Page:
WASHINGTON – Rep. Roscoe Bartlett has introduced a bill that would override some local gun-control laws.
The Citizens Self-Defense Act is intended to establish in the legal code the Second Amendment right to bear arms, said Bartlett, a Frederick Republican.
Passage of the act would “put criminals everywhere on notice that the citizens they prey upon can and will be able to use deadly force, if necessary, to protect themselves and their loved ones,” Bartlett said this week in a written statement.
He said gun-control laws take away rights from ordinary citizens while failing to punish criminals.
Bartlett’s proposal has the support of the Gun Owners of America, one of the nation’s largest gun lobbies. A spokesman for the organization, John Velleco, said it would like to see the House Judiciary Committee hold hearings on it. The group has worked to help Bartlett acquire bill cosponsors, he said.
The measure has 19 cosponsors, most of them Republicans.
But not everyone is enthusiastic about it. “This is not what the country needs,” said Gail Hoffman, former legislative director of Handgun Control Inc. and founder of the Hoffman Group, a consulting firm that works on firearms issues.
Hoffman characterized the bill as one in a series of attempts by gun lobbyists to define the Second Amendment “in a way they would like it to be, but was never intended,” by the writers of the Constitution.
The bill lists several instances in which persons defending themselves with firearms were charged with criminal offenses.
In North Carolina in 1990, for example, a man was arrested and charged with assault with a deadly weapon after wounding one of four men who broke into his home and assaulted him with a baseball bat, the bill says.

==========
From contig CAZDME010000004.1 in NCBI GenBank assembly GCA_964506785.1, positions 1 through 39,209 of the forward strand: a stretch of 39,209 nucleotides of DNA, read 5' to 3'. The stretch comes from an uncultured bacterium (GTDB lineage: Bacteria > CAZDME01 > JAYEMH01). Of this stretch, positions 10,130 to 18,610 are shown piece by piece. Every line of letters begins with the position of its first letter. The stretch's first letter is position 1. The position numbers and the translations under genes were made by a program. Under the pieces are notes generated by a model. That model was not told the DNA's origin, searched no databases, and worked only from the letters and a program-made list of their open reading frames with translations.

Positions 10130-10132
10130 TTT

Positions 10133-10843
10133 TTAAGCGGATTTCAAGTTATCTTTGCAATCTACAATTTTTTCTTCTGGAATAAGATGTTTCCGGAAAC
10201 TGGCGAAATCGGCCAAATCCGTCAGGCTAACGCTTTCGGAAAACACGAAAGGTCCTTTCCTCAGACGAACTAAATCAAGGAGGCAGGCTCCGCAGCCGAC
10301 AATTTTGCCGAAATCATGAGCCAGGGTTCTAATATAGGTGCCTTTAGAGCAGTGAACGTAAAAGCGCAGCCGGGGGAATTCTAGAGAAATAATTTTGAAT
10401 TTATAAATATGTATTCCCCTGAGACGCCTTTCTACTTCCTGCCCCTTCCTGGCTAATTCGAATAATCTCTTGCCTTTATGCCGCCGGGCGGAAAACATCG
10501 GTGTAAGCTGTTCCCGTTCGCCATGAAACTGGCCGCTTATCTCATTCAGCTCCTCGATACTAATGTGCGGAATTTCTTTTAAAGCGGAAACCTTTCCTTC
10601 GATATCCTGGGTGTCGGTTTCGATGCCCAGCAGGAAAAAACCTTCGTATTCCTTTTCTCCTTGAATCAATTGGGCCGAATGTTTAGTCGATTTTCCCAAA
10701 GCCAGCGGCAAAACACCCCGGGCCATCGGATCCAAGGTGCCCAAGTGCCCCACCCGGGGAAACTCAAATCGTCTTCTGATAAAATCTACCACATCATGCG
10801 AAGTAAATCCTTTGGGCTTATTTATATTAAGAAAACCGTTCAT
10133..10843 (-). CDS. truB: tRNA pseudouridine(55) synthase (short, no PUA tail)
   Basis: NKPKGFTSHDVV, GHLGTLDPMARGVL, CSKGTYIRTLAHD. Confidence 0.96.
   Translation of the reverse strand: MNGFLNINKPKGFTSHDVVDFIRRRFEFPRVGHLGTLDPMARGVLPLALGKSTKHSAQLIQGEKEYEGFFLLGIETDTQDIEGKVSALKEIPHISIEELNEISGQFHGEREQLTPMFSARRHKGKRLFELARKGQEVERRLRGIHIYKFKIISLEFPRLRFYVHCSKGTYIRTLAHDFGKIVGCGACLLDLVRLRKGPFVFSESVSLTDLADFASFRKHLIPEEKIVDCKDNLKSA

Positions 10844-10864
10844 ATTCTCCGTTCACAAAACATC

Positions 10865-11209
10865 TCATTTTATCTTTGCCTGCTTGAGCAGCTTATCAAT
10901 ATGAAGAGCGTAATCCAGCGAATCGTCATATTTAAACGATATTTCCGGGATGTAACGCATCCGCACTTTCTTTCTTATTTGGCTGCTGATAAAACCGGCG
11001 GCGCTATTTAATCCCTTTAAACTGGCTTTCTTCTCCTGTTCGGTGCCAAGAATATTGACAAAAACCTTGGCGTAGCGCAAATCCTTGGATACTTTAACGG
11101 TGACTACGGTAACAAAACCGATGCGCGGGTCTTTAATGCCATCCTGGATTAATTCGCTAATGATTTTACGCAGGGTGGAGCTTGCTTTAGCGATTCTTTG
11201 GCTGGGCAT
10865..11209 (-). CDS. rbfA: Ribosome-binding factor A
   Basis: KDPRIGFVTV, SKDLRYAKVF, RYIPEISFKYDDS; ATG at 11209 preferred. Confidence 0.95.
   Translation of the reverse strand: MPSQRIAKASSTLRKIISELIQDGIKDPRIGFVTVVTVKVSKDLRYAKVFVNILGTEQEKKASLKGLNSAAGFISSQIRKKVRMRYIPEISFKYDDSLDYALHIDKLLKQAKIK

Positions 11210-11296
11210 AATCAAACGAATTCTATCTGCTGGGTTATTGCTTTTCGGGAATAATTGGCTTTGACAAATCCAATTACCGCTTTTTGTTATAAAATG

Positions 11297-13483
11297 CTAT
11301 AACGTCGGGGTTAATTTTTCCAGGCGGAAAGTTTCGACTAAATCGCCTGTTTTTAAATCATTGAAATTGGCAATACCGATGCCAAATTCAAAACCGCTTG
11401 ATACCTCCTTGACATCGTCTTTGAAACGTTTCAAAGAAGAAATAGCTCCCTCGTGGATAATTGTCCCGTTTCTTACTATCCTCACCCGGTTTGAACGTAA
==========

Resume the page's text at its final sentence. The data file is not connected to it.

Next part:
The bill likens the right of citizens to defend themselves to the immunity granted police officers using firearms in the line of duty.
Under the provisions of the bill, those who can legally own guns could use them to defend themselves or their families if they are threatened with physical harm.
It also allows use of a firearm to defend one’s home in the course of a felony.
If someone is prosecuted for using a gun in self-defense, the bill would allow that person to sue the government for damages.
This is the third time Bartlett has introduced the bill. In neither of the two previous terms was the measure voted on by the House of Representatives, said Lisa Lyons Wright, Bartlett’s press secretary. The bill has been referred to the House Judiciary Committee. Committee press secretary Samuel Stratman said he was unaware of any hearings scheduled on it. -30-